This voluntary recall is designed to remove all Real Water products from stores and stop online sales—but because compliance depends on the ability of individual distributors to spot and remove these products, it’s possible that some Real Water may remain on shelves for the next few months.
Home and office delivery customers should be contacted by Real Water with instructions on how to have their products picked up.
Because this Real Water recall is at the distribution level, not the individual consumer level, some bottles may remain in peoples’ homes while the recall remains active. It’s important to note that this recall affects all Real Water bottles, no matter the size, date, or place of purchase.
Consumers are instructed to discard their Real Water and avoid drinking or cooking with it. Consumers who still have proof of purchase can return their Real Water bottles to the place of purchase for a refund; others can contact Real Water at 1 (702) 310-5437 or email email@example.com to request a refund.
Potential Real Water Lawsuits
So far, there isn’t a nationwide Real Water class-action lawsuit following the Real Water recalls. But a class-action is surely coming—already, there’s been a class-action lawsuit filed in Nevada federal court on behalf of three California women, as well as a state lawsuit that alleges deceptive trade practices, false advertising, and negligence on behalf of five hospitalized children.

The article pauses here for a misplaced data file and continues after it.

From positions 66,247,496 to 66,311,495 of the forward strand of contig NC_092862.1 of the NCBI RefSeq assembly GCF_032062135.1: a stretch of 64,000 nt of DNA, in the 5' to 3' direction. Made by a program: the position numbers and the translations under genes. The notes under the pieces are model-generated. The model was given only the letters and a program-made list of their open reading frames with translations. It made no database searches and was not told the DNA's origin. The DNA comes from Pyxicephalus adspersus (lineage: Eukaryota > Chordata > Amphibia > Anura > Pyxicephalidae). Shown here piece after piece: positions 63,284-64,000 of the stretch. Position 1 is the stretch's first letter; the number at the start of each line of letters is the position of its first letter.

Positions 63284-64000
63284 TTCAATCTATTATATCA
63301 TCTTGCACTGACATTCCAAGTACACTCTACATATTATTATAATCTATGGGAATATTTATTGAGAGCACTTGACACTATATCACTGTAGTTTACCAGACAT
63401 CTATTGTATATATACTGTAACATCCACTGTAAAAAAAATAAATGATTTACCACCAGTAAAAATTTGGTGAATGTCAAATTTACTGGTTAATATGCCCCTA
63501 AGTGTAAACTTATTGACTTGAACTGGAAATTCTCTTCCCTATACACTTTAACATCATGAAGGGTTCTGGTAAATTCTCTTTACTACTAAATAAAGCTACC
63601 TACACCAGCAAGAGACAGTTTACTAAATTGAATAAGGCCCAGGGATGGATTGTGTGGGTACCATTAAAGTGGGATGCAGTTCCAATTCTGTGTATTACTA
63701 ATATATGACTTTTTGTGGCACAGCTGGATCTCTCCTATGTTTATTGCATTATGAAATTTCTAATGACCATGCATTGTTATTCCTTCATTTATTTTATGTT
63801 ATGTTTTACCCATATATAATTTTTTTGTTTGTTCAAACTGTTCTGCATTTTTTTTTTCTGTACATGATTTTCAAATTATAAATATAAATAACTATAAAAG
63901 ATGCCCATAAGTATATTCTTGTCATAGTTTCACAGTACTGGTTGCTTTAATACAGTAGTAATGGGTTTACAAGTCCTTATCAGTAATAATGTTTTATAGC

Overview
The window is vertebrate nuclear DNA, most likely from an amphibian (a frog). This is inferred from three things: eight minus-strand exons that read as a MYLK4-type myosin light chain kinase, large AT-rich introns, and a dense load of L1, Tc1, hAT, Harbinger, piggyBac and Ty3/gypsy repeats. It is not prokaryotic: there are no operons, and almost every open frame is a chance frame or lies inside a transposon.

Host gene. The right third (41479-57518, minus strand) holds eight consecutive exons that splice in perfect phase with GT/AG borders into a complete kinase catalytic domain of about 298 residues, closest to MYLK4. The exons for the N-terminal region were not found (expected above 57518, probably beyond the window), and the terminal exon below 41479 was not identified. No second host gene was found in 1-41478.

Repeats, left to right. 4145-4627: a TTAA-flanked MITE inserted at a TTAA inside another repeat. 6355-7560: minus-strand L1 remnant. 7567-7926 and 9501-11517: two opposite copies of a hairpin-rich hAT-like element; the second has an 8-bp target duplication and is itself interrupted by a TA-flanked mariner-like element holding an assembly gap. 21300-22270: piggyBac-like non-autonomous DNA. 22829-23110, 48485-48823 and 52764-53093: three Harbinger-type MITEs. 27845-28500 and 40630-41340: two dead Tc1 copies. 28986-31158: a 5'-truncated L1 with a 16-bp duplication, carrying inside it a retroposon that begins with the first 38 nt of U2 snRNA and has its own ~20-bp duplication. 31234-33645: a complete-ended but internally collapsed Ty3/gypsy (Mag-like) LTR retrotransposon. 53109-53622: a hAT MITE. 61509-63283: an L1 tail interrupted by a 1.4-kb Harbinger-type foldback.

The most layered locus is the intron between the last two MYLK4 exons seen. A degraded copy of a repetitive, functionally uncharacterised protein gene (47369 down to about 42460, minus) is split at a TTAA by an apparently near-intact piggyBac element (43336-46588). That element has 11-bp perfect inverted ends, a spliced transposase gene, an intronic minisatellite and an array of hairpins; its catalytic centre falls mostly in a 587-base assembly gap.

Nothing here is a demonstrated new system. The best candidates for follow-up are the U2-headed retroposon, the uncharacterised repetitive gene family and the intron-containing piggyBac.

The Southern Nevada Health District is investigating the illnesses of six other people, and it’s likely that more will come forward as these lawsuits gain traction. The only question is when, not if, a class-action will be filed or certified.
Class Action Lawsuit Procedure
Class-action lawsuits often go hand-in-hand with product recalls, especially recalls of products that have been used for years before being outed as dangerous—like certain blood pressure medications, diabetes drugs, or Round-Up.